Friday, 19 April 2019

Wintry Woods

Evidently, this colour is a photographic challenge, as I had to apply a filter to get it to look more like it does in real life. It's still a little too brownish. The fabric in this quilt actually started out as a QAL (quilt-a-long) or a BOM (block of the month), not sure which and it doesn't really matter. I really liked the look of these two fabrics together and planned on making it for my nephew Justin as his favourite colour is green. However, as the QAL progressed, I was not liking all of the blocks and didn't feel that they necessarily suited this fabric.
I decided to try substituting other blocks for the ones I didn't like, but then I started having to use additional fabrics. (Centre block in the above photo is made with a third fabric). And I didn't like the look as well. I decided that I just wanted to use these two fabrics, and it's not easy finding quilt blocks or even a whole quilt that uses just two fabrics. And I'm not talking two fabrics and a background fabric. I'm talking just two fabrics. I searched the internet and was able to find this Black Beauty Quilt pattern from Ludlow Quilt and Sew. (Rose Smith, the owner of Ludlow Quilt and Sew, and I became online quilting friends through a quilting group on Google+. Not sure why Google killed Google+. I really liked it). But back to the quilt pattern - unfortunately, it was only for a 32" quilt, and I wanted a 60" quilt. So, I got out my graph paper (not yet being able to afford EQ8) and added to the design so that it would finish out at the desired size. 
I'm really thankful for graph paper because I've put it to good use in my quilt-making. 
While the quilt itself was not a challenging design, I determined to keep all of the trees upright, and that was the challenging part. And I think I accomplished it.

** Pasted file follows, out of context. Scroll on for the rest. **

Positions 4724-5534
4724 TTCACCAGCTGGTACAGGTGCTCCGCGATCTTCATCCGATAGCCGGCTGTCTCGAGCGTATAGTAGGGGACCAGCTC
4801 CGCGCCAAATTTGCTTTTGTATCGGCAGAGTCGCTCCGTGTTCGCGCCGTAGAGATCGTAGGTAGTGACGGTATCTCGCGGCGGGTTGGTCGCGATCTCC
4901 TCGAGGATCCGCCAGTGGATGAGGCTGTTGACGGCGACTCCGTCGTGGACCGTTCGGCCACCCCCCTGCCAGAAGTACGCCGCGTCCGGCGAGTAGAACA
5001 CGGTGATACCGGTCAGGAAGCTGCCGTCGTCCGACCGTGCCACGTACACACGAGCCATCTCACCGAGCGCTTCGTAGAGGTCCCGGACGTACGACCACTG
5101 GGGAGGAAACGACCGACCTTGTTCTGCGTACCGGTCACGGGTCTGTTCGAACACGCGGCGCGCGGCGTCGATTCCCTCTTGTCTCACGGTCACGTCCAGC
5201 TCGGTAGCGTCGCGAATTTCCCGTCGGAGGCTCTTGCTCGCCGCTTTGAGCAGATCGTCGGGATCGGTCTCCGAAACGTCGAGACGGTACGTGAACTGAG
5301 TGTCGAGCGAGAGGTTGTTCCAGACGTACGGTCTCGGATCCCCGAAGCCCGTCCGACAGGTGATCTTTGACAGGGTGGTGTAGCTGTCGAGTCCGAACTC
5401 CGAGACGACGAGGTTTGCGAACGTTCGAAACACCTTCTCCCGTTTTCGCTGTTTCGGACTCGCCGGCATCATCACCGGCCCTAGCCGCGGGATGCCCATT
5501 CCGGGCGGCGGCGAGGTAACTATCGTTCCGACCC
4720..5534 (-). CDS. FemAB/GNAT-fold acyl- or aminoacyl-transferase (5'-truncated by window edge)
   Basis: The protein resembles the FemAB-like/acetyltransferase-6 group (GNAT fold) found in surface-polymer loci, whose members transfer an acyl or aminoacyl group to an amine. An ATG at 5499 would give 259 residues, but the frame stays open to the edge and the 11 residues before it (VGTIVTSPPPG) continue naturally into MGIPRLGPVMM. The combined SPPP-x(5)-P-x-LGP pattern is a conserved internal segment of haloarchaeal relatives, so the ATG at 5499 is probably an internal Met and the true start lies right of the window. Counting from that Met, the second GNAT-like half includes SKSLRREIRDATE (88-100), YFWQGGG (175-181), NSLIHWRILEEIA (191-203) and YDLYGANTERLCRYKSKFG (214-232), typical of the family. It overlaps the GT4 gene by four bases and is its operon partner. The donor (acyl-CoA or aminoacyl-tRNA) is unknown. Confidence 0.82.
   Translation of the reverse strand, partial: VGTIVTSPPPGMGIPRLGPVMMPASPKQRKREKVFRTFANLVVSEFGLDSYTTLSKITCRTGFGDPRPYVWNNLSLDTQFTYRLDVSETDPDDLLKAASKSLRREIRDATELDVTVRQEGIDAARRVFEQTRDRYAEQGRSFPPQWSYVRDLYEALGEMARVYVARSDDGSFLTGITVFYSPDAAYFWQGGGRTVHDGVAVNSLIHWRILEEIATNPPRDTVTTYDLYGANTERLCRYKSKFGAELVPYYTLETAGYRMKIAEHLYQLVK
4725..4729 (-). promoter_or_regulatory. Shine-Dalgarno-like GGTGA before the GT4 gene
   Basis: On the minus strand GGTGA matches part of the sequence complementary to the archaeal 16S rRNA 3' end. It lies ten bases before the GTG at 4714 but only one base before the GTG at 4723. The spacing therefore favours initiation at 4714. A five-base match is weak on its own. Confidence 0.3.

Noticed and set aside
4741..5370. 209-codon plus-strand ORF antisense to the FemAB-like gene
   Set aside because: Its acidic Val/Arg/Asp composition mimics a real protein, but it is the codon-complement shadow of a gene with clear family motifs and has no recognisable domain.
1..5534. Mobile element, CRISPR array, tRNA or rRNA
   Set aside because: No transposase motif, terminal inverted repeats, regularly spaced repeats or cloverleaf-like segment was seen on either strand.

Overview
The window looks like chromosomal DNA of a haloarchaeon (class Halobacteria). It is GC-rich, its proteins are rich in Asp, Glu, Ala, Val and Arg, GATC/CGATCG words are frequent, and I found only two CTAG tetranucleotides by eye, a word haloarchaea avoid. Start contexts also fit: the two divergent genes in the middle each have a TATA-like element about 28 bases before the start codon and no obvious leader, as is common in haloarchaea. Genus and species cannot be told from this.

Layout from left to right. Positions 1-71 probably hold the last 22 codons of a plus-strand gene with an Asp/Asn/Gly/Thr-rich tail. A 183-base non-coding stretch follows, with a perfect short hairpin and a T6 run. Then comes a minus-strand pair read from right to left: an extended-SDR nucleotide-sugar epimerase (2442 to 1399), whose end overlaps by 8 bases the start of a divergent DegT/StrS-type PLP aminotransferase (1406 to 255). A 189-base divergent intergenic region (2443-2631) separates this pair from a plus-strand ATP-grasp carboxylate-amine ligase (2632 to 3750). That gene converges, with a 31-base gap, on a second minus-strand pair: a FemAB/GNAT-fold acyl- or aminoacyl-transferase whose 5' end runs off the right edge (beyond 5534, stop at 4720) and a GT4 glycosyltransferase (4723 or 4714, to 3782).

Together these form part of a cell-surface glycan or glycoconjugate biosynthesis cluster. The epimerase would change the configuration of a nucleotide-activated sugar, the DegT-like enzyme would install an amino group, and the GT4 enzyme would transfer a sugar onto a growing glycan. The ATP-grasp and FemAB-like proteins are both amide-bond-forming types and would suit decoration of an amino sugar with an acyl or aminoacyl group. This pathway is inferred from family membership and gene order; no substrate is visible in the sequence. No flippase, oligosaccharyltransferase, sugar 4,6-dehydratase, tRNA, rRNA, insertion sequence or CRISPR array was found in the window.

I started with a fussy-cut centre, to highlight the deer silhouette. 
Unfortunately, once I quilted it, the deer was not as obvious. 
I think I finished the quilt top back in 2017 and decided on the Pine Bough pantograph by Laura Estes for Urban Elementz. 
As this pantograph is quite detailed, involving lots of points, I knew it would be rather labour-intensive and time consuming, so I was reluctant to pay to quilt it on the longarm.
And then it receded into my pile of UFOs to be retrieved when I purchased my Amara. Initially, I wasn't all that happy with this pantograph, thinking that the pine needles just look like "scribbling." And, as I pointed out, it sort of obliterated the deer in the centre. However, upon reflection, I do find it an attractive design and suitable to the quilt fabric. I likely would have chosen a different colour thread if I had to do it over again. I chose a darker green that blended well with the dark fabric, but it detracted from the scenic fabric. In hindsight, I would have used a thread that blended better with the scenic fabric. Live and learn.
Awaiting Binding
This is my first totally monochromatic quilt. Yes, I have done other quilts with mostly or all one colour with a background colour, but never totally one colour. And I really like it. I find it really peaceful, especially the scenic fabric. It reminds me of the Robert Frost poem, Stopping By Woods on a Snowy Evening. I know there are some people who insist that the poet is expressing suicidal ideation in this poem and there must be some deep hidden meaning, but I think that's malarkey. I suppose it's because I can actually relate to the sentiments that I feel are expressed. I love the woods and the look of those big flakes of snow drifting peacefully down. And I can understand the desire to stop and enjoy the beauty while taking a breather from the stresses of everyday life. And that's what I think this quilt expresses. And I hope my nephew can see that, too.

I still have all of the original quilt blocks from the QAL somewhere in my stash, that I will have to determine what I'm going to do with. But, as I have yet to determine a recipient, they can wait. 


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